There Is A Class Ceiling In The Acting Profession

22/03/2017 08:05 GMT | Updated 22/03/2017 08:05 GMT
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Late last year Tom Watson, Labour's Shadow Culture Secretary asked Tracy Brabin and I to lead an inquiry into access to careers in film, TV and theatre.

Unlike Tracy, Tom and I don't have any experience of the acting profession but what we see and hear of happening reflects in many ways what is happening in the rest of Britain where high status occupations have a class ceiling for those from working class backgrounds.

It's not just anecdotal evidence that indicates the problem. New figures based on the ONS Labour Force Survey, showed that 51% of actors surveyed were from privileged backgrounds and just 16% were from a working class background. This compares to 33% of the nation coming from working class backgrounds and just 29% coming from affluent backgrounds.

Among award winners the pattern is similar. Research by the Sutton Trust has shown that 42% of all British BAFTA winners went to a private school compared to just 25% who went to a comprehensive school.

The shortage of working class actors is an indicator of a bigger problem - that inequality, class and privilege, not talent, determine whether or not you can make it in a great career like acting.

The creative industries are too important to Britain to just stand by and ignore this problem. So what can we do about it? It's about more than just economics, although low or no pay in the acting world has a huge impact and needs to be tackled.

As politicians you might expect us to say we have all the answers but that would be foolish, because the answers to these questions of class and inequality so rarely - if ever - come from inside Westminster.

For this inquiry we've teamed up with actors, writers, commissioners, producers, directors, campaigners, academics and more, to bring a huge breadth of industry experience to the table thinking about the issues and how to solve them.

Today we've got our first evidence session where we are bringing some contributors to a Parliamentary table to discuss the issues.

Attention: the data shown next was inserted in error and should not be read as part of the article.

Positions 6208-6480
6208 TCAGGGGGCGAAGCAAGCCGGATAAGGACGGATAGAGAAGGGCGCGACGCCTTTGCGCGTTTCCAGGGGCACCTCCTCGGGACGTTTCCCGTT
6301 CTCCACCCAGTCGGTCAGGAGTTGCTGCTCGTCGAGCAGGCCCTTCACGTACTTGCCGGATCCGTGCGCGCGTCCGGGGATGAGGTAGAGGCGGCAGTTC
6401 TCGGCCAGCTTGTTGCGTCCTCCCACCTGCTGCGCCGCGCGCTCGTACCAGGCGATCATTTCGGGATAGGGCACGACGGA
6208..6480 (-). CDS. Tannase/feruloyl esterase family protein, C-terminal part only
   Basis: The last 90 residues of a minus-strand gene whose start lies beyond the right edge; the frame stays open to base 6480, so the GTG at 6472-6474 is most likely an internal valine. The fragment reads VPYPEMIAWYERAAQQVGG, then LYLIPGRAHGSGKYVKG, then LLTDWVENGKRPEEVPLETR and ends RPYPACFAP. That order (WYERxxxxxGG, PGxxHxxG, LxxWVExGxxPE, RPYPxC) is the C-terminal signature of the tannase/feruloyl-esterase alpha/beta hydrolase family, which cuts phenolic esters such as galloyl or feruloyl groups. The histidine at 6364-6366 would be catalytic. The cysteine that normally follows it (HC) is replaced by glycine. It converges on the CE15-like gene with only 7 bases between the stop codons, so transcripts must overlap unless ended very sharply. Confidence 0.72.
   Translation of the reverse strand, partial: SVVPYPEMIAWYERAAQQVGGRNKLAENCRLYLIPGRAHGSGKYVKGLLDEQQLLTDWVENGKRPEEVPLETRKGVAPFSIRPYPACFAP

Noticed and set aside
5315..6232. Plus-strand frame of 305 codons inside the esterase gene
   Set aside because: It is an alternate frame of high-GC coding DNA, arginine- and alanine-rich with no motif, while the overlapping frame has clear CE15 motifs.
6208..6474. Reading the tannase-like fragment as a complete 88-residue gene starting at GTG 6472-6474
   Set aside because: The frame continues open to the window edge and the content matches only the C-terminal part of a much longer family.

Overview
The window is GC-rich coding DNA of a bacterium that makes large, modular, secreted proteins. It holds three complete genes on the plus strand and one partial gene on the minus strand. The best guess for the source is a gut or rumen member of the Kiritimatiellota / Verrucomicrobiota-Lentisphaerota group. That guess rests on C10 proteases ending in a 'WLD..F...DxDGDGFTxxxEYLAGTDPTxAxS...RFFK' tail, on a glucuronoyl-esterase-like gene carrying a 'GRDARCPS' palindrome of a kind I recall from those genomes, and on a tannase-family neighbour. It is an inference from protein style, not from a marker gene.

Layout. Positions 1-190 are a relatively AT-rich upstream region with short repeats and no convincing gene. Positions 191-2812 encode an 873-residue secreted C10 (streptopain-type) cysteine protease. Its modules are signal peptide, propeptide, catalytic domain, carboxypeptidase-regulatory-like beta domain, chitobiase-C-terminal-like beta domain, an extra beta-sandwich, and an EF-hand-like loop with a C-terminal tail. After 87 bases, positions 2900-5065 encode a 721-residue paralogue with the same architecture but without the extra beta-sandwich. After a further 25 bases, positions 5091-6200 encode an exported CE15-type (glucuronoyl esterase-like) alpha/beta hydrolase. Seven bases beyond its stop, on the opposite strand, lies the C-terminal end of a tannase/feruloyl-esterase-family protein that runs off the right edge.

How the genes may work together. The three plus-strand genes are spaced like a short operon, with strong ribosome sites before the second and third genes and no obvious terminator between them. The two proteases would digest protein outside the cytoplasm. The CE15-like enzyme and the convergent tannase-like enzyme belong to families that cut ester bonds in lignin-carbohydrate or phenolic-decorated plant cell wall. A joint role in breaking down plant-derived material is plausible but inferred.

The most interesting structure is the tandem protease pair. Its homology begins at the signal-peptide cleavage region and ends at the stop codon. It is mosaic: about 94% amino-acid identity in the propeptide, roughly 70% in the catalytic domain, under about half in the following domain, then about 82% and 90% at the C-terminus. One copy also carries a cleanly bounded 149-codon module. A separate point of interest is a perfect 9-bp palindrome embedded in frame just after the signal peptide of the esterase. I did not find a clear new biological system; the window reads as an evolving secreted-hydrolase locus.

Michelle Collins and my colleague Tracy Brabin MP both found that soaps are often a platform for working class talent that provide regular employment and parts for people without London or RP accents. James Graham was a working class boy from my constituency who went on to write one of the biggest political plays of this century - This House and cares about creating stories about working class people that can inspire kids and create roles for working class actors.

Paul Roseby has spent years at the helm of the National Youth Theatre which has been a springboard for stars like Matt Smith and provided a route sometimes alternative to drama school. Lucy Milner is an experienced Head of Drama at a London school and has seen first-hand the gulf between drama provision in the metropolis and places like North Nottinghamshire where kids have to drive an hour to the nearest theatre and don't see people like themselves on TV. Geoff Colman, Head of acting at Central School of Speech and Drama has trained the next generation of British stars like Cush Jumbo and is championing access from inside the conservatoires. Ayesha Casely-Hayford chairs campaign group Act for Change that is spearheading work on issues of diversity and inclusion.

This fantastic panel are helping us identify the weak links in the class ceiling and will be joining us in developing policies to try and smash it.

Labour won't rest until all great jobs are accessible to working class people from ordinary backgrounds and acting is no different. It's this inquiry's mission to take those barriers on and contribute to the drive to make sure creativity doesn't hit a class ceiling.